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A year after South Africa’s miner massacre, union killings haven't stopped

South Africa’s government was absent from a memorial service held for 34 miners killed by police last year.

South african miners marikana released 20120906Enlarge
Thousands of striking workers singing and carrying sticks march on a South African mine in Marikana on Sepember 5, 2012, as police were accused of shooting miners in cold blood during a crackdown that killed 34. Armoured police trucks and two police helicopters kept watch as around 3,000 miners arrived at the entrance of a shaft owned by the world's number three platinum producer Lomin where a deadly strike is now in its fourth week. (ALEXANDER JOE/AFP/Getty Images)

MARIKANA, South Africa — Under a blistering South African sun, thousands gathered Friday at the barren rock outcropping where a year ago police shot dead 34 striking mineworkers.

The "Marikana massacre" was the bloodiest police action since the end of apartheid. Graphic video footage of that day shocked both South Africa and the world.

But at the anniversary memorial no government representatives stood among the miners, union officials, mining bosses and religious leaders who came to pay tribute to the dead with prayers and songs.

The ruling African National Congress and its cabinet ministers pulled out of the memorial ceremony just days before, claiming it had been "hijacked" by political opponents who were "taking advantage of a tragedy for their own political benefit."

The memorial day events were organized by the Association of Mineworkers and Construction Union, the more radical trade union that backed last year's wildcat strikes and pushed out the ANC-supporting National Union of Mineworkers.

In attendance was Julius Malema, the outspoken former leader of the ANC's youth league who was expelled from the party after falling out with President Jacob Zuma, and who recently formed his own political group.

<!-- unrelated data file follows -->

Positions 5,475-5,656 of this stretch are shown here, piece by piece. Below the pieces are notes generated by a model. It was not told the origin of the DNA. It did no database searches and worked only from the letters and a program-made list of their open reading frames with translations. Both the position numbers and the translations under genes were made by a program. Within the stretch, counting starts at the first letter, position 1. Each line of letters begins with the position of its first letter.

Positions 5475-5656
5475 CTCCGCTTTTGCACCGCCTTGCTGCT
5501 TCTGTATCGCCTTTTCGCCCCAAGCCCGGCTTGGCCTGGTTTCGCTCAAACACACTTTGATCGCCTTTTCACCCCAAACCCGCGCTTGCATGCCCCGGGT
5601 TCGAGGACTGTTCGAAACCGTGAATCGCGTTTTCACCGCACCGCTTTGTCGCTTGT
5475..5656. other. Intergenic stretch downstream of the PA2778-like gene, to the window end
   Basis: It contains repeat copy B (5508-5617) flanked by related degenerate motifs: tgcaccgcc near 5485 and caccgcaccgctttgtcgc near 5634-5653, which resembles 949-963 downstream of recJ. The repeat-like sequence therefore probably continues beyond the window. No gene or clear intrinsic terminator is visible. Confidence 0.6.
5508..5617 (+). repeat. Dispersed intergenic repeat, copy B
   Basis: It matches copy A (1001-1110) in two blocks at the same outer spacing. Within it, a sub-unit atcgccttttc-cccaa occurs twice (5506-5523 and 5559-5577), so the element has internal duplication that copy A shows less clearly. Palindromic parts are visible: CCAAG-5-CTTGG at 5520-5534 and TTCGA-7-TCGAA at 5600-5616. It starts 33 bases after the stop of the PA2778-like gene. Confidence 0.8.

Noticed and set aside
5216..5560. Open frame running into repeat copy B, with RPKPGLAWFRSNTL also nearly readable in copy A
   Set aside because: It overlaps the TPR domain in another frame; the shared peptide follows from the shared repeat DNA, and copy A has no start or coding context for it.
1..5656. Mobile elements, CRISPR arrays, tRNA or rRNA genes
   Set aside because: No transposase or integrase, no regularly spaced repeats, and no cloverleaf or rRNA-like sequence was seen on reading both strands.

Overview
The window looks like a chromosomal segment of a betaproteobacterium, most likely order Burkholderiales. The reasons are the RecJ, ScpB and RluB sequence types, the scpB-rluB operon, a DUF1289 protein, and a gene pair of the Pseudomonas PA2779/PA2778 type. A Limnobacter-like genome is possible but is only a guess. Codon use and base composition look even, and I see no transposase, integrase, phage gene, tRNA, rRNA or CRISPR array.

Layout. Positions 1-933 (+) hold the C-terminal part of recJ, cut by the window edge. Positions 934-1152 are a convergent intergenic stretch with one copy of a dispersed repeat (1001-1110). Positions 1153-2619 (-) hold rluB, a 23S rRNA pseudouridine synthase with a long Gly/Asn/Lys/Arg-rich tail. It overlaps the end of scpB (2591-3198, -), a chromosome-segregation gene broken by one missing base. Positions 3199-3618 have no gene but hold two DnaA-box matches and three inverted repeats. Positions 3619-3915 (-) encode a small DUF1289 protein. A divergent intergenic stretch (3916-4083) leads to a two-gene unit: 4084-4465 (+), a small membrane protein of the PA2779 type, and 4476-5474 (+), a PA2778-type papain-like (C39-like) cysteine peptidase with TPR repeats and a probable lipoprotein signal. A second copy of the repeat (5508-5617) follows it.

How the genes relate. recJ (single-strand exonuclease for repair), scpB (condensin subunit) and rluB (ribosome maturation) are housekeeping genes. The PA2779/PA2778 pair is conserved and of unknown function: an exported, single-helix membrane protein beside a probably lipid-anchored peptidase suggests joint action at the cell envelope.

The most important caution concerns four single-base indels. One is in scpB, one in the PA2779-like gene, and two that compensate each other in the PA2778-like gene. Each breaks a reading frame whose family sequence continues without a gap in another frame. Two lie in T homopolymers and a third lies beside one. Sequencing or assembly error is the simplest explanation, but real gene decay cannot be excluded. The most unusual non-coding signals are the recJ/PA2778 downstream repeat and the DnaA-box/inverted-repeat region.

While the ANC is expected to win again in next year's elections, the party has grown increasingly alienated from poor black workers and faces a mounting challenge from outsiders like Malema.

Meanwhile, a year after the police shootings, there is still turmoil in South Africa's troubled platinum-mining belt, which is located about two hours northwest of Johannesburg. The killings have continued in a running battle between rival unions. Just last week, a female union official was gunned down outside her offices.

A judicial commission of inquiry into the events at Marikana, tasked with determining the roles played by police, unions, the mine's management and government ministries in the tragedy, is dragging on despite having been originally scheduled to wrap up work by last December.

Speaking to the crowd at the memorial ceremony, the mine's owners apologized to the family members of those shot by police last year.

"We will never replace your loved ones and I say we are truly sorry for that," said Ben Magara, chief executive of Lonmin.

Jomo Ntluntu, 50, who works at the Marikana mine, said that wages remain an issue. Other miners and their families spoke of their frustrations with the lack of improvement in living conditions in the rough settlements that surround the mine.

"I feel pain, because our rights are still not met," Ntluntu said. "But I feel better after I come here, with the songs and the prayers."

http://www.globalpost.com/dispatch/news/regions/africa/south-africa/130816/south-africa-marikana-mine-massacre-tensions

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